There are some 4x4 clubs and such in Chile, but it is not a big thing. Chileans, especially from Santiago, have an aversion to dirt roads of any sort and even bigger aversion to DIY mechanical work. They might drive a 4x4 SUV, but most would panic the moment they see a dirt road, let alone anything that would challenge their vehicle or require driving skills. As soon as they see a dirt road, they start getting nervous, and act like they will end-up resorting to cannibalism to survive.

Chile is one big off-road park (sometimes in the middle of cities due to construction and bad roads). However, I am currently finding out the options for modifying anything for off-road is pretty limited in terms of parts availability, and really expensive when you do find it. It is just such a small specialized market for say things like mud or all terrain tires, and getting things like suspensions for a specific vehicle pretty much means importing parts or settling for something that is sort of ho-hum.

I am currently suffering from sticker shock myself trying to buy a set of mud tires for my Fj cruiser. Once you leave the super common tire sizes sold on most cars in Chile, the prices just go astronomical; that is, if you can find one to fit.

I have however in recent years started seeing a lot more say groups out at the coasts hitting the sand dunes and such. The dakar, even though it is no longer held in Chile, kind of kick-started some interest in off-roading as a hobby. Rally car races have become big in recent years. I seen a group out at the beach in Chiloe a few months back on the weekend. So it is picking up a bit of traction in terms of appeal to Chileans.
Spencer Global Chile: Legal, relocation, and Investment assistance in Chile.
For more information visit: https://www.spencerglobal.com

From USA and outside Chile dial 1-917-727-5985 (U.S.), in Chile dial 65 2 42 1024 or by cell 747 97974.

HybridAmbassador
Rank: Chile Forum Citizen
Posts: 3804
Joined: Wed Mar 28, 2012 4:19 pm

Re: Buying a Car (A Personal Experience)

Post by HybridAmbassador » Wed May 31, 2017 4:32 pm

Seen Chevrolet brands sold in Chile and elsewhere in Latin America. Those Chevy branded vehicles are all made in Brasil.
Local engineering and no safety nor reliability built in them. However, the vehicles built in US and China are very much influenced by Toyota tech learnt in the days of Toyota~ GM alliance factory once called the NUMMI ( New united motor manufacturing ) in Fremont, CA. There the GM engineers were coming and staying all day in the Toyota side assembly line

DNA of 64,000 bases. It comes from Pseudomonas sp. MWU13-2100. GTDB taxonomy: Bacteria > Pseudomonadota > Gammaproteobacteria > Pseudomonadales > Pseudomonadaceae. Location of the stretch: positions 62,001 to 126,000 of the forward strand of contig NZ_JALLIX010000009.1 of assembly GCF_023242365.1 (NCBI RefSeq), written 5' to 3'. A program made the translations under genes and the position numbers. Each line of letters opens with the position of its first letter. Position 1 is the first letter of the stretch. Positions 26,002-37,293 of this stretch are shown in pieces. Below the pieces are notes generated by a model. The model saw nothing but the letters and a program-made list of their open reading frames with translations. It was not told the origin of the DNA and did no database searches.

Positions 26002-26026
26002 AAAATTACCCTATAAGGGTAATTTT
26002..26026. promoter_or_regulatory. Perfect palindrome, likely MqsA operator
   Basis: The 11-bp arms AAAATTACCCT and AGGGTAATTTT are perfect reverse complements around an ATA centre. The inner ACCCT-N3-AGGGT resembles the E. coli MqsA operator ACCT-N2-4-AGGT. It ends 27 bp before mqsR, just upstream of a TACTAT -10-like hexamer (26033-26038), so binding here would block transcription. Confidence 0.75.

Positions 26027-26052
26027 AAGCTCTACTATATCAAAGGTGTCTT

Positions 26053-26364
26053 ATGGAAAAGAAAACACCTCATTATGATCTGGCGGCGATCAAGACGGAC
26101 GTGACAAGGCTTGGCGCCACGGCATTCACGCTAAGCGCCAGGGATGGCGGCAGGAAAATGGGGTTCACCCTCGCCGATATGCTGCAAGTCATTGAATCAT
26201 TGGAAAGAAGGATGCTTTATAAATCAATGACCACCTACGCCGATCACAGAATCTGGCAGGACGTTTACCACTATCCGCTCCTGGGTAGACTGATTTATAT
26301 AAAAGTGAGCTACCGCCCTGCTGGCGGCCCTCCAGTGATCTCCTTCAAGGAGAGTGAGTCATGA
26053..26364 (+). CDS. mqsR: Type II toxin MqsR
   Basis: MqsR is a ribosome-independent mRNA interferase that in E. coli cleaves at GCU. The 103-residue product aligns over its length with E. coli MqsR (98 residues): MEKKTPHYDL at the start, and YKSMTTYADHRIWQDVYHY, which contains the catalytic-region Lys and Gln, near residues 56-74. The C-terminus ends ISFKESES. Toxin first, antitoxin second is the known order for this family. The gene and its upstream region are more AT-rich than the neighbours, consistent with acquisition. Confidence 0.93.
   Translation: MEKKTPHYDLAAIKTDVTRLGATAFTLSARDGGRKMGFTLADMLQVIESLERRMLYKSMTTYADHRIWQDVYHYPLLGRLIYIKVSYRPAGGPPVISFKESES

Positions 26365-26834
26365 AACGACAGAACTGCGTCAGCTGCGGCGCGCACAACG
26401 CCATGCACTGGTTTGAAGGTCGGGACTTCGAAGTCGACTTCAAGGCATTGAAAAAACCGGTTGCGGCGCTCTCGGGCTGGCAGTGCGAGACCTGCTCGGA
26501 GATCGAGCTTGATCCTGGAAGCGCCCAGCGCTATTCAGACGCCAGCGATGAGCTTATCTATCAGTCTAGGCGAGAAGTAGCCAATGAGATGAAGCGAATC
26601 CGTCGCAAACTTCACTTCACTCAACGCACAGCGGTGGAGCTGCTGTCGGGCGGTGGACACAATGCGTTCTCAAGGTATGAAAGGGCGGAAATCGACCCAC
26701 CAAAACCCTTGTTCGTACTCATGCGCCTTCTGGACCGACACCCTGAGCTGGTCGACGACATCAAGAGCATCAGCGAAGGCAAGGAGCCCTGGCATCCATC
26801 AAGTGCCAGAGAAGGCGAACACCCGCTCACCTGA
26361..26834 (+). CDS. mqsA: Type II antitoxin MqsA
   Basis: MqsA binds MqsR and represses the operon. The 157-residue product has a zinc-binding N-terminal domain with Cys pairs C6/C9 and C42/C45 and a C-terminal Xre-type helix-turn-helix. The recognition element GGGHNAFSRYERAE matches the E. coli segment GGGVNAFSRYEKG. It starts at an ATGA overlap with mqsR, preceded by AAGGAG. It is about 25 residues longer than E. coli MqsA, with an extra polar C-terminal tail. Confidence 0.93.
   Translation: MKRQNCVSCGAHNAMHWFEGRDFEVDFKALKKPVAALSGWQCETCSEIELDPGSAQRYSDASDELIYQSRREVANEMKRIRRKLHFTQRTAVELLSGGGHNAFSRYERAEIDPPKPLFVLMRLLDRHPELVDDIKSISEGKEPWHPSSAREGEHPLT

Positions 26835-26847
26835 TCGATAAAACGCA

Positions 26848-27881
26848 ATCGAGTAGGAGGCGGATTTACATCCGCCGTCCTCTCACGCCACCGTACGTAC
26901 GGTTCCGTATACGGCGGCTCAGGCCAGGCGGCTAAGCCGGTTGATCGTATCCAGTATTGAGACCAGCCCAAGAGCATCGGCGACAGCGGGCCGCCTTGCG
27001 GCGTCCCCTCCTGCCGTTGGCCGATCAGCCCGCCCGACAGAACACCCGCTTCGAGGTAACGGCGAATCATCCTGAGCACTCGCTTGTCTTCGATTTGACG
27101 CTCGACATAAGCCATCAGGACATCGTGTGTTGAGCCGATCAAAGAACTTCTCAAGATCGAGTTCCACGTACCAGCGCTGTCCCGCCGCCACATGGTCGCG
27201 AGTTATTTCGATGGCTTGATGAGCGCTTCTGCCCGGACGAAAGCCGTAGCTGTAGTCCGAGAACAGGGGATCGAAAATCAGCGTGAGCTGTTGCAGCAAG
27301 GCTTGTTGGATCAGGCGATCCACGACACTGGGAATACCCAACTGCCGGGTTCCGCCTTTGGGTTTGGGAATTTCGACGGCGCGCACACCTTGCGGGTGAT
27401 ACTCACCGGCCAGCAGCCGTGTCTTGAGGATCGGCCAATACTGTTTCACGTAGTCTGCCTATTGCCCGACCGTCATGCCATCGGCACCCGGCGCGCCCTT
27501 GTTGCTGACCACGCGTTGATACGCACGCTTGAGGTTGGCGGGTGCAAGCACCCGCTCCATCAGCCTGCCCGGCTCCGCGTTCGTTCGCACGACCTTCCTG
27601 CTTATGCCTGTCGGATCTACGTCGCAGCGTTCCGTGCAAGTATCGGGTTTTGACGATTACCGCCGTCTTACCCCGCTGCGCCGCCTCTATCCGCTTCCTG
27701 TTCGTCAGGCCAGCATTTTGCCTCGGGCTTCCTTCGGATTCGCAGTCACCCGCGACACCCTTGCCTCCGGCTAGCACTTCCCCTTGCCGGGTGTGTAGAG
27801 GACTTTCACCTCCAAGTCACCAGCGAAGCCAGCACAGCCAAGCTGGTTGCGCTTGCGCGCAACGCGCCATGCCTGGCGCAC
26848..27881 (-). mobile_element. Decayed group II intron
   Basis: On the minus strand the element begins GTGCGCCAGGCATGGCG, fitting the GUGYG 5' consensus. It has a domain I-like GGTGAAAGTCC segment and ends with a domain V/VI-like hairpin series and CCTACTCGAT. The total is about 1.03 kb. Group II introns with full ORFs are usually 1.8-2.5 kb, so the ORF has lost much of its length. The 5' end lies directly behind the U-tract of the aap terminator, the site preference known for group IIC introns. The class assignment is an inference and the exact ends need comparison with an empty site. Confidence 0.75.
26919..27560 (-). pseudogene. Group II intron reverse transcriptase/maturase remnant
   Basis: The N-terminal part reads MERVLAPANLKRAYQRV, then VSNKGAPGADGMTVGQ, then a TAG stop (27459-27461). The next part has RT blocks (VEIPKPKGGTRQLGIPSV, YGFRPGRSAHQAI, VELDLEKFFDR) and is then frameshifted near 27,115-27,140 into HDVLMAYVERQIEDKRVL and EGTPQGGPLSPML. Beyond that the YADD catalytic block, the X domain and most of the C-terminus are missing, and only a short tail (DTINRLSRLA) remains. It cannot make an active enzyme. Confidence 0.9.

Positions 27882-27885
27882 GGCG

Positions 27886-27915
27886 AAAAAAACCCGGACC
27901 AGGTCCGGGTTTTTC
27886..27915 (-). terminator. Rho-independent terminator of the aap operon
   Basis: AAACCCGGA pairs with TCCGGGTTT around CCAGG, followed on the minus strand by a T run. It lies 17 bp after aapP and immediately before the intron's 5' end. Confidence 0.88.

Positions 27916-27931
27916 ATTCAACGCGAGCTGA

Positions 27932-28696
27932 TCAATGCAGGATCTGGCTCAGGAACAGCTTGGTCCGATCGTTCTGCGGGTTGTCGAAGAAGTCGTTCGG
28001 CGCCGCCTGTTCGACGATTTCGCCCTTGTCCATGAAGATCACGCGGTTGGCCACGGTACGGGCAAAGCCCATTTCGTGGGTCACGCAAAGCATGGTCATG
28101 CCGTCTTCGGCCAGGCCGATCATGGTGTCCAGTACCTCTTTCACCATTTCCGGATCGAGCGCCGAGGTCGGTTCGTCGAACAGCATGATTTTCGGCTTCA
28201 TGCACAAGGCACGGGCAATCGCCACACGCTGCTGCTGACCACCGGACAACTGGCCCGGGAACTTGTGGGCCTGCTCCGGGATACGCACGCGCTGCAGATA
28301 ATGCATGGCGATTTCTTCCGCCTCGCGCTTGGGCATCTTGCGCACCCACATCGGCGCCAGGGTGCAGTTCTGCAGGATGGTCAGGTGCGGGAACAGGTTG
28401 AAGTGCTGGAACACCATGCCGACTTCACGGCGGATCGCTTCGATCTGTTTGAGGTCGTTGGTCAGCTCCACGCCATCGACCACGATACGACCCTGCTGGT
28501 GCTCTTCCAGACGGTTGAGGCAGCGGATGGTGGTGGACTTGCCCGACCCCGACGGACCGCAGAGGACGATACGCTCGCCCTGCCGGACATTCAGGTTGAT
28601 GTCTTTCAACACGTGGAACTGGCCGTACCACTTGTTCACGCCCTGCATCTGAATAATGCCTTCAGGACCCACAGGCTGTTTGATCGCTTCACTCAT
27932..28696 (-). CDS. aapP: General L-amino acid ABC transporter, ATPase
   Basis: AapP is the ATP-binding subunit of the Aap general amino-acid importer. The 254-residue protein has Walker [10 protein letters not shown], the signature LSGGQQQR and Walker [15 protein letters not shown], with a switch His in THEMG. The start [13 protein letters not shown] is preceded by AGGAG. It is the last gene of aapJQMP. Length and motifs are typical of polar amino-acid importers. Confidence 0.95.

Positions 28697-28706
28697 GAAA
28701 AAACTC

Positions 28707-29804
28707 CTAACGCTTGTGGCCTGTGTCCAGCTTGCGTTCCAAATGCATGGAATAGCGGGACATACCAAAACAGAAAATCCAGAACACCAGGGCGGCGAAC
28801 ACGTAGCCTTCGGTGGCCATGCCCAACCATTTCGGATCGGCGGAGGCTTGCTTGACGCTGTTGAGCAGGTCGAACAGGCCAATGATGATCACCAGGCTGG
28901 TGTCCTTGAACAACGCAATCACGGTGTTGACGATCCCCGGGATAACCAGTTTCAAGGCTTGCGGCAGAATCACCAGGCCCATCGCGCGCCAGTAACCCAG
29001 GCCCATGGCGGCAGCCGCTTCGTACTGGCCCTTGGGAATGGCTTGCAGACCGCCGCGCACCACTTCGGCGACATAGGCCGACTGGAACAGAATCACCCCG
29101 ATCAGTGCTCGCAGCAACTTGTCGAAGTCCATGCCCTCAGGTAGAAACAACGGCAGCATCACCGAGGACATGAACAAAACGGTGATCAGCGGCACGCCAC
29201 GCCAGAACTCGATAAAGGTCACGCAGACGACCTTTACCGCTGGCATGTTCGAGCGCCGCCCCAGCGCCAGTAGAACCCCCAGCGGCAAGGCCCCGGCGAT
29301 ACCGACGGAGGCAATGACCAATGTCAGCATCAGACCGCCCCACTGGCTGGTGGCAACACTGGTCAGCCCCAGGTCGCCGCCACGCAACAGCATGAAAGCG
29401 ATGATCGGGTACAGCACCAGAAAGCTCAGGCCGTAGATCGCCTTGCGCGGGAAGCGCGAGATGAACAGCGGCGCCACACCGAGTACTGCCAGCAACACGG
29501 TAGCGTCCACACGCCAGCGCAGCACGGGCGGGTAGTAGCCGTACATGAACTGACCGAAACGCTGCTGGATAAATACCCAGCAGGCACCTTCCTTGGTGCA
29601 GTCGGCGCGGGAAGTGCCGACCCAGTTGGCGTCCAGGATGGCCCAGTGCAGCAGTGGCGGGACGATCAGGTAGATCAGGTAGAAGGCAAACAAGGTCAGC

and seeing the line moving churning out perfect assemble vehicles. However in their side of assembly, line stopped many time often. I guess the GM guys learnt very few from the free lesson given there to deploy in Brasil's factory..
HybridAmbassador. Toyota Hybrid system for helping climate change.

User avatar
admin
Site Admin
Posts: 17546
Joined: Sat Aug 26, 2006 11:02 pm
Location: Frutillar, Chile
Contact:

Re: Buying a Car (A Personal Experience)

Post by admin » Thu Jun 01, 2017 12:29 pm

Here is my problem with American cars as I see it.

For generations they were the only game around, or at least they dominated all markets. They could produce garbage, with a few models actually being good (almost by accident), and no one really complained because they were the biggest producers.

Around the 70-80's they started mass producing garbage, with built in obsolescence, with an occasional accidental modal that for whatever reason did last. They were staying alive just out of brand loyalty. They openly promoted to their shareholders how much money they would make in parts, in addition to the sale of the car. They were built to breakdown.

That let the likes of Toyota and other Asian car makers get a toe in to the American market, as people started seeing that their cars were staying on the road with astronomical miles / km that no american car could match.

They never recovered. 40 years of producing crap and ripping off their customers, has dinged their reputation to the point, that you have to ask yourself when buying an American car the dirty hairy question: do you feel lucky?

Because, you might get lucky, and happen to buy the one model that they actually built for long-term reliability, but the probability it has gotten smaller, and smaller; yet, you can buy a car from a company with reputation for reliability for the same or less money. Why would you risk it?

I have been left on the side of the road, with broken down american cars, in my life at ratio of about 10 american cars for every 1 non-american car; and, I would say that I have probably now spent more time in none-american made cars. So the ratio is probably even worse, and they all seem to be very serious issues. Cracked blocks, dead transmissions, etc, often on new american cars; and a related fight to get the american car companies to fix them.

So, not going to risk my life nor my money, on an American car.
Spencer Global Chile: Legal, relocation, and Investment assistance in Chile.
For more information visit: https://www.spencerglobal.com

From USA and outside Chile dial 1-917-727-5985 (U.S.), in Chile dial 65 2 42 1024 or by cell 747 97974.

HybridAmbassador
Rank: Chile Forum Citizen
Posts: 3804
Joined: Wed Mar 28, 2012 4:19 pm